Conventional Occupations • C Accountant • C Bookkeeper • C Dental Assistant • C Proofreader • C Secretary • C Statistician • CR Key Punch Operator • CR Telephone Operator • CRI Timekeeper • CIS Time-Study Analyst • CIS Estimator • CSA Library Assistant • CS Cashier • CE Banker • CE Credit Manager • CE Store Salesperson • CE IRS Agent • CES Business Education Teacher • CES Court Reporter • CER Executive Housekeeper Typical • • • • • C-Theme Items Bank Cashier Private Secretary Statistician Regular hours for work Developing business systems
From an exercise by Becky Boyd, Johnson County Community College and Where Do I Go Next: Using Your Strong Results to Manage Your Career by Fred Borgen and Judith Grutter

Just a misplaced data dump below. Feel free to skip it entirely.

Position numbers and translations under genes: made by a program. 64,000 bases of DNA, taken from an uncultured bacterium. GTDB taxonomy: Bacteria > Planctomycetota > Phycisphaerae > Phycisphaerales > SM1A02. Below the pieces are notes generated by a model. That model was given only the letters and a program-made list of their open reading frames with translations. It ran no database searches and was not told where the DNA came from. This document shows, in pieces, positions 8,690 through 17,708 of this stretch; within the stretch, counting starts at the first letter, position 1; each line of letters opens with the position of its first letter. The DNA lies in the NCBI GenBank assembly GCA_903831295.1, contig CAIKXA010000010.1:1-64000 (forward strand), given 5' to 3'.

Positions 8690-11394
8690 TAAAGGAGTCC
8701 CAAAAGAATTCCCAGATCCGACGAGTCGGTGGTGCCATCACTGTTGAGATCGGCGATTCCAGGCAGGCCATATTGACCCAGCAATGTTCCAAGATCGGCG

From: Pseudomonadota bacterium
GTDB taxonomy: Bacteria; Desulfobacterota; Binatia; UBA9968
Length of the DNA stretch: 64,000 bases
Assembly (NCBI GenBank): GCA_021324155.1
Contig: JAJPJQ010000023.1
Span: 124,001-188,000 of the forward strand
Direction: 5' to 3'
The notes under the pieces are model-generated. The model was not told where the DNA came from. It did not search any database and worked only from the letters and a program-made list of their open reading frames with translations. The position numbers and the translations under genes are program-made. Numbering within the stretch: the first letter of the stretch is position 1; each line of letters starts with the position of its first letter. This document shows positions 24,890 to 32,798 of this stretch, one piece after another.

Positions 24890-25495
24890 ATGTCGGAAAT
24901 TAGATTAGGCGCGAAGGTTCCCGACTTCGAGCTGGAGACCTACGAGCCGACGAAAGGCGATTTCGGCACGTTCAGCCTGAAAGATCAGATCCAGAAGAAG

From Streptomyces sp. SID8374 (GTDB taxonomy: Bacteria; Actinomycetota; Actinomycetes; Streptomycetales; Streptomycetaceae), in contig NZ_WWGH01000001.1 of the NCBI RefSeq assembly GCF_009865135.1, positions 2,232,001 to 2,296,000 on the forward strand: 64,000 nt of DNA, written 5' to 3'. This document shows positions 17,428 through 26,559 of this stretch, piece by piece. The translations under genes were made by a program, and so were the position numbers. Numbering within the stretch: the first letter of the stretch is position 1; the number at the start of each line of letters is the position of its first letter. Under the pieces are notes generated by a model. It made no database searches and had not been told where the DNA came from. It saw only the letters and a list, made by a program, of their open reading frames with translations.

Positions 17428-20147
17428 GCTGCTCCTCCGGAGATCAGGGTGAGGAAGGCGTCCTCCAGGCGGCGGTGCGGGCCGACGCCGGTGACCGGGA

Have you ever thought about what sort of environment in which you might work best? You may have taken a personality assessment in the past. One popular assessment is the Myers-Briggs Type Indicator® (MBTI). If you have taken this assessment and still have your results, you can use them to help you think about your work style and work environment. If you have not taken the MBTI you are encouraged to take it through the Career Development Center at Minnesota State Mankato. Call or stop in to the CDC to make an appointment to take the MBTI if you’d like. In the meantime, you can start thinking about your personality by reading about the preferences described in the MBTI below. Your personality is a preference. It is a way you find it easy and comfortable to behave. You can behave in other ways if you need to or want to. No type is better than the other. We need all types of people to do all of the available jobs. Read the following and think about what your type might be. The first preference measured by the MBTI is Extroversion and Introversion. You may have heard these terms before, but it is good to think of them in a different way. For our purposes, extroversion means gaining energy through outside influences, usually through people. People who feel they are extroverts enjoy action and would get energy from an active event with lots of people. Introversion means being energized with quiet, private time and using inward reflection. One way to look at it is to think about how you would feel at a convention, party, or job fair where there are lots of people to meet, talk to, and interact with. Would you be tired or psyched up? The second preference measured is Sensing and iNtuition. As you might expect, people described as sensing like to use their senses to take in information and pay attention to the things they experience. Intuition means paying attention to the big picture, and liking to use imagination and solving problems. How do you like to take in information? Do you look at the details or the big picture? The third preference is Thinking and Feeling and it relates to how people make decisions. People who prefer thinking are concerned with logic and are able to step away from decisions and not personalize them. Feeling means valuing harmony and personal feelings and values in decision making. How do you make decisions? Do you think logically or are you concerned more about how people feel? The final preference is Judging and Perceiving. People who identify as judging may like to have things planned and enjoy having their minds made up and things finalized. Persons who identify as perceiving like to be flexible and may enjoy unplanned events. Do you have your weekend plans finalized yet? Do you like knowing what you are going to do from hour to hour? What do you think your type might be? Circle one letter in each pair below. IE SN TF JP